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Today's word on journalism

May 8, 2009

The Last WORD

The Fat Lady Sings, Off-Key, Drools

At about this time every year, like the swallows to Capistrano or the buzzards to Hinckley, Ohio, the WORD migrates to its summer musing grounds at the sanitarium —St. Mumbles Home for the Terminally Verbose.

The reason is clear, and never moreso than as this season —the WORD's 13th —peters out.

It's been a fraught year of high palaver and eye-popping transition, both good and not-so-much. An interminable presidential campaign saga finally did end, and in extraordinary and historic fashion. Meanwhile, the bottom and everything that's below the bottom fell out of the economy, with families, homes, entire industries and —of particular interest to WORDsters and the civic-minded —dozens of daily newspapers ("I don't so much mind that newspapers are dying--it's watching them commit suicide that pisses me off." --Molly Ivins). . . all evaporating. What replaces them, from the individual to the institutional to the societal? Are we looking at a future of in-depth Tweeting?

As any newsperson or firehorse knows, it's hard to turn your back on day-to-day catastrophe --we just have to look at the car wreck. But even the most deranged and driven need a rest. As philosopher Lilly Tomlin once observed, "No matter how cynical you become, it's never enough to keep up."

So this morning, as a near-frost hovered over northern Utah, the unmarked van pulled into the driveway and the gentle, soft-spoken men in the white coats rolled the WORD out of bed and into a straitjacket for the usual summer trip to St. Mumbles, where the blathering one will be assigned a hammock and fed soothing, healthy foods --like tapioca, dog biscuits and salmon --while recharging the essential muscles of cynicism, outrage, sarcasm, social engagement and high-mindedness, in preparation for the next edition.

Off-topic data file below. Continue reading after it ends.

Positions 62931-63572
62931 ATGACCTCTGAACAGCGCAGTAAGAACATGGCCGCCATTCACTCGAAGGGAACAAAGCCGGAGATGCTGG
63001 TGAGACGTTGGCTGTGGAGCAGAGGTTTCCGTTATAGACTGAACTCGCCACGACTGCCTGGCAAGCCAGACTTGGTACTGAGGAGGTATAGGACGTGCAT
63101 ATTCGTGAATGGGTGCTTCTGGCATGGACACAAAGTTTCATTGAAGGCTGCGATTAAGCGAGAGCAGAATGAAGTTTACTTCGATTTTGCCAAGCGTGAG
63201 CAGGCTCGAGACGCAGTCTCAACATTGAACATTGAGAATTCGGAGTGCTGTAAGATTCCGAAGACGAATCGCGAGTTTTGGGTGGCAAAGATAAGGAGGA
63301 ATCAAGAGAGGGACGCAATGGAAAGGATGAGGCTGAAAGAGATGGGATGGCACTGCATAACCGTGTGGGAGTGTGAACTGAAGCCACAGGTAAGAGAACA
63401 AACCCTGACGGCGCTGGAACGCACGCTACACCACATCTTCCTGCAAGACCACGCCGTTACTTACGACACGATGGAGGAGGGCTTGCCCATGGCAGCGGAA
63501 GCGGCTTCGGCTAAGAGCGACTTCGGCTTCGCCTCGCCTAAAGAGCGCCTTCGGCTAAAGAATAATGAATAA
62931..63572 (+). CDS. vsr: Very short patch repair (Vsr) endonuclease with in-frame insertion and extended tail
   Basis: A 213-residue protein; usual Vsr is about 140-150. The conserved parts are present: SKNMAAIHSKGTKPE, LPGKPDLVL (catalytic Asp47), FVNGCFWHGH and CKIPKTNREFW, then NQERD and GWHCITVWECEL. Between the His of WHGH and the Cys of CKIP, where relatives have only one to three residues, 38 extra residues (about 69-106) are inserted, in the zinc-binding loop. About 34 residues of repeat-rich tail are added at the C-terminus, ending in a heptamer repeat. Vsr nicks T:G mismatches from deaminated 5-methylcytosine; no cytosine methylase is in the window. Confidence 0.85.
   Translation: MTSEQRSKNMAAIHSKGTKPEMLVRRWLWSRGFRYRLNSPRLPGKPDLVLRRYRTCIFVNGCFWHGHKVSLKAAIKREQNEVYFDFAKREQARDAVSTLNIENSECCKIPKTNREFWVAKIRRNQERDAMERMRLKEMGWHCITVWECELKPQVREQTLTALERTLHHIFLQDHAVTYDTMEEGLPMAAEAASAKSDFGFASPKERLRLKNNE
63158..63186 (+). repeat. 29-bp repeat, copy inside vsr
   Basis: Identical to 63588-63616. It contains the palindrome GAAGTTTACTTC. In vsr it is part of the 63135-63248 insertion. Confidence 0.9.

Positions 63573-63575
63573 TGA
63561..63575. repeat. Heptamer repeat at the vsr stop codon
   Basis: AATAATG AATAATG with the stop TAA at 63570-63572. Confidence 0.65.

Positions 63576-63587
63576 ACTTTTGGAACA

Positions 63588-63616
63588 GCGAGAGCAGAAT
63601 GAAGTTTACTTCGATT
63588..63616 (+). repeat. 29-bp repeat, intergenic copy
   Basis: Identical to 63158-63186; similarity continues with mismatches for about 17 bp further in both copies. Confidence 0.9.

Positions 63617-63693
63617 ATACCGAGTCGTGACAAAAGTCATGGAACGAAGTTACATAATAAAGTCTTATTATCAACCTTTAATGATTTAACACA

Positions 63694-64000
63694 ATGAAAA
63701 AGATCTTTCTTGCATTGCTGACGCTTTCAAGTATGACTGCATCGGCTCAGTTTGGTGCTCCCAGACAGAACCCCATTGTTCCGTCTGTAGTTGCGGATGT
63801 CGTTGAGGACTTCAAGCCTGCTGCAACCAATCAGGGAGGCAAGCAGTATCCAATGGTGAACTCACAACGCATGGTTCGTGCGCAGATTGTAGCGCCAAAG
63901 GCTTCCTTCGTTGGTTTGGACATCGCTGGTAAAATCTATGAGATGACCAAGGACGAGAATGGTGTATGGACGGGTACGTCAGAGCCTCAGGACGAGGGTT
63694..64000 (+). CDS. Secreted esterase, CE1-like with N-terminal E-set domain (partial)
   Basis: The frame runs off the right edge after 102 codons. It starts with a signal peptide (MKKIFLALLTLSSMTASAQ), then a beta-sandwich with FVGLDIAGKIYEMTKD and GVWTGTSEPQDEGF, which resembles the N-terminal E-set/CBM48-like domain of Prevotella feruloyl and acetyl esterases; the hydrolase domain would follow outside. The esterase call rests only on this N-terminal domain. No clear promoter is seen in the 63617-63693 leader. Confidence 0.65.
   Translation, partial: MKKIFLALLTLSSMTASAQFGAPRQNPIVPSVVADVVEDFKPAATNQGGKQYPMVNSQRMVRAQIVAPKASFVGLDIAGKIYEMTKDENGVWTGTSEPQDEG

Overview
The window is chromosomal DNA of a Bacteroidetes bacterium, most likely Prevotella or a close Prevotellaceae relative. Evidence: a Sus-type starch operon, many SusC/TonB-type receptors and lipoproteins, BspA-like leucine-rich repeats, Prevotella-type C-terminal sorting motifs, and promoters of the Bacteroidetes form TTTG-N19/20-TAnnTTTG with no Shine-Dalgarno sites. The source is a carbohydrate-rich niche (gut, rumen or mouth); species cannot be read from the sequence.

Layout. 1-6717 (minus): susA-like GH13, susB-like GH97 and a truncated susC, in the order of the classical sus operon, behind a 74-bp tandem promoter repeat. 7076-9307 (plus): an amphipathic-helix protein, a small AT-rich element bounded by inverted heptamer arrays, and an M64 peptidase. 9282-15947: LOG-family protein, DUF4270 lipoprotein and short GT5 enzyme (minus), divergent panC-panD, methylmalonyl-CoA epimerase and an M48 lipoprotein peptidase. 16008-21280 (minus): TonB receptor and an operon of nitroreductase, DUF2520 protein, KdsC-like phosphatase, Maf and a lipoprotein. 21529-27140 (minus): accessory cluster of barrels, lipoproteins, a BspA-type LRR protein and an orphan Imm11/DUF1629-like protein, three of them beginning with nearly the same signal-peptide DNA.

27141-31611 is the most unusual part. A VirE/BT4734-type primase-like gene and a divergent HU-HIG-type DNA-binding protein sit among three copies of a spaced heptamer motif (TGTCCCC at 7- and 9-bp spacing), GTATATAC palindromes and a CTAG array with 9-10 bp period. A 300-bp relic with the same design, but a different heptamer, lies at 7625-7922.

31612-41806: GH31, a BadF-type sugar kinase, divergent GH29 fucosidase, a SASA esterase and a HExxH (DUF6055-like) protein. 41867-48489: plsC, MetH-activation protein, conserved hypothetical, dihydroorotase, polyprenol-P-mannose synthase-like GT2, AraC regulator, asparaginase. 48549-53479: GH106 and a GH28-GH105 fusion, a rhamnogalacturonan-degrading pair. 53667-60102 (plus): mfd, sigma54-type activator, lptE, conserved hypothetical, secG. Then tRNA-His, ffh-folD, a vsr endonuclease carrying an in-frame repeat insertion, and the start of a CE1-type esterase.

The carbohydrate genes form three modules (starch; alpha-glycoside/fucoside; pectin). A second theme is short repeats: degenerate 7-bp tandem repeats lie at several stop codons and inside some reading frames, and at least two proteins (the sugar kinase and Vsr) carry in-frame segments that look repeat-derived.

Summer well, friends.

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Feedback and suggestions --printable and otherwise --always welcome. "There are no false opinions."

County council urges awareness of services during county government week

By Gideon Oakes

April 30, 2009 | LOGAN -- By proclamation of the Cache County Council, May 3-9 will be designated National County Government Week.

The proclamation touts the responsibilities taken on by county governments and the services they provide. It urges citizens to visit their county’s government offices and “become more aware of the importance of the services rendered.”

“Counties have a long history of providing critical services,” reads the proclamation. “County governments are the citizen’s local government voice, providing solutions that bring communities together.”

In her annual report, County Assessor Kathleen Howell gave the council an overview of the duties her office provides. In addition to the appraisal and valuation of homes and land, Howell said her 18 employees also appraise, bill and collect taxes on business property and also run the county’s motor vehicle office.

Howell said her office must land within a margin of 90-110 percent of acceptable value when making assessments or the state will take the matter over. Of the 42,000 parcels the office taxes, and therefore must revalue each year, only 468 ended in appeals last year. Of those, only 59 went on to state appeals.

She added that decisions are starting to come back from the appeal process, and all have been found in favor of the office so far.

“That doesn’t mean we won, because they can go on to a formal hearing now, but clearly it sends a message that our values are fair,” Howell said.

An open public hearing regarding the 2009 budget failed to attract any input.

In other business, the council voted to:

- make several small adjustments to the 2009 budget.

- approve a resolution formed at its last meeting instructing the county recorder’s office to open from noon to 4 p.m. on Fridays.

- approve the 2009 weed control policy.

- approve a resolution increasing access to the Hyrum library for county residents living in unincorporated areas.


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